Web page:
Kenesha Sneed is an award-winning multi-disciplinary artist, Creative Director and founder of Tactile Matter, an LA-based line of bespoke ceramics, art and textiles. In Kenesha’s first book, Many Shapes Of Clay, she focuses on teaching children and families how to make new things out of what’s left behind. While shaped as a beautiful book with natural tones, after over a year of loss, this book proves that families and the conversations and paths they chart forward, need to address this movement alongside tremendous loss. We got to chat with Kenesha about her process and the importance of this book right now.
LY: What does it mean to you to have created every aspect of this book, including the writing, messages, and illustrations?
On the one hand, it’s meant creative freedom, allowing me to pour myself into every part, translating my own personal experience of navigating grief. On the other hand, it’s meant a lot of unpacking emotions that I didn’t anticipate might surface during this process. One illustration in particular was both therapeutic and emotional for me: Eisha and her dad picking lemons together. It brought out some feelings at a time when I wasn’t quite ready to dive into them. This book has been a space for me to break through some of my own emotional walls. I envision it as a book for both children and adults—anyone who’s navigating their own loss and finding new ways to heal.
LY: Considering this year-and-a-half-long pandemic, and children from all over experiencing varying forms of loss, the book also beautifully extends this experience of immense loss to the adults in their lives. Can you speak to the necessary normalization of this in children’s literature?
Grief is so messy and unpredictable, and there’s no right way to move through it all. When I first put pen to paper, I couldn’t have predicted that the past year would have been filled with so much loss. I hope this book will inspire children who are experiencing any hard-to-process feelings. A part of Eisha’s journey is learning, from both adults and the world around her, that it’s okay to feel sad, while also holding space for her community. I wanted to acknowledge Eisha’s mother’s grief as well, showing that both kids and adults feel sad sometimes, and we just have to find ways of moving forward through it together.
LY: On the first page of the book, you make a point to teach the reader how to pronounce Eisha’s name correctly, why was that important for you?
It’s important for the reader to know how to pronounce Eisha’s name; and it also shows the greater importance of taking time to learn how to pronounce someone’s name without simply assuming. Growing up, my best friend and I both had names that end with an “ee-sha,” so Eisha’s name is also a nod of appreciation to the beauty of these unique names, while hopefully sparking encouraging conversations between children and parents.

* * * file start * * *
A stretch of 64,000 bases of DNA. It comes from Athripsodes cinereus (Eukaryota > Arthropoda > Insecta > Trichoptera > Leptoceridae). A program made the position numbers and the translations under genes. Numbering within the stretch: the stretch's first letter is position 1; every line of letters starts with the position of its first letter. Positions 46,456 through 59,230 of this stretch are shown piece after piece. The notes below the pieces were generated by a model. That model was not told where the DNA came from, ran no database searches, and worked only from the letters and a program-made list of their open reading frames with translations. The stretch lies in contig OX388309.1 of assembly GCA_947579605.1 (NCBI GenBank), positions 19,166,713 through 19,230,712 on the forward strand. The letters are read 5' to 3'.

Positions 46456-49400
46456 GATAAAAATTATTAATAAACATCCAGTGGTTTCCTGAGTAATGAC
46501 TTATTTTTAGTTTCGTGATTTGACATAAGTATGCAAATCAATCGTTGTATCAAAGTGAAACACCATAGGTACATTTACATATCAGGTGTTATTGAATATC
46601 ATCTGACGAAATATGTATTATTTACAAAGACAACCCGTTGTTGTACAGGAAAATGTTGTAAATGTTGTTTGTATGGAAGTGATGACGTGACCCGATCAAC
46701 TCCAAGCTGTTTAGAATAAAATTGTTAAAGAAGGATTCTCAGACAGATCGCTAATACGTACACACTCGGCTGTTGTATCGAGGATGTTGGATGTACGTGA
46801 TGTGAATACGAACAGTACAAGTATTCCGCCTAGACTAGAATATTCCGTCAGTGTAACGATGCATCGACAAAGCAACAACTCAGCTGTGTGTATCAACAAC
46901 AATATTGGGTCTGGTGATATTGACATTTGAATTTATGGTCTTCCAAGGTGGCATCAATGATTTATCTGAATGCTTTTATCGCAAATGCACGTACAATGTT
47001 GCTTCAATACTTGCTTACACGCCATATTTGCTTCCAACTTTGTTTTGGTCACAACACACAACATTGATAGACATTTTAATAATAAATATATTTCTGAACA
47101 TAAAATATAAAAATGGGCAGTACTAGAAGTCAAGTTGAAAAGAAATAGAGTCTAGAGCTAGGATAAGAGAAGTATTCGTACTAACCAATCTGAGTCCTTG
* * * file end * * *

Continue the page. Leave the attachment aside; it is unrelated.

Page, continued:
LY: There are so many life lessons embedded in the process of making pottery. How did that play into the creation of the storyline and its messaging?
There are a few important messages in this story. One of them is using Eisha’s shape as a metaphor for learning how to pick up broken pieces. Even though there’s nothing easy about moving forward, there is something special about trying. I’ll never forget a card that my friend sent me after my dad passed; it was the simplest card with an illustrated ceramic bowl with cracks all over it. The cracks were filled with this beautiful gold embossing. First, I love that she knew I knew what it meant—which for anyone who might not, it’s a Japanese technique called Kintsugi, an art form of carefully putting broken ceramic pieces back together using gold, silver, or platinum to bond the materials. It’s not only beautiful but also carries a message of embracing imperfection while evolving those pieces into something even stronger than before. I’m a low-key cards-from-friends hoarder and I still visit that one on days when I’m feeling down.
LY: In the book, Eisha’s mom is teaching her to use art as a form of healing. Is that also true of your writing experience? And how is the book similar or different from your own childhood?
I’ve definitely taken a lot of inspiration from my own relationship with my mother—seeing how resilient she has been my whole life, leading up to my dad’s sudden passing, and seeing her strength in her own grieving journey. It is so inspiring. The ways in which we choose to reshape our traumas are very personal and deeply meaningful. Eisha‘s mother has her own grief, which she carries and translates through her ceramic sculptures, taking from her own experience to show her child, it’s okay to find her own unique way of healing through it all.
Congratulations, Kenesha! You can purchase Many Shapes Of Clay right here.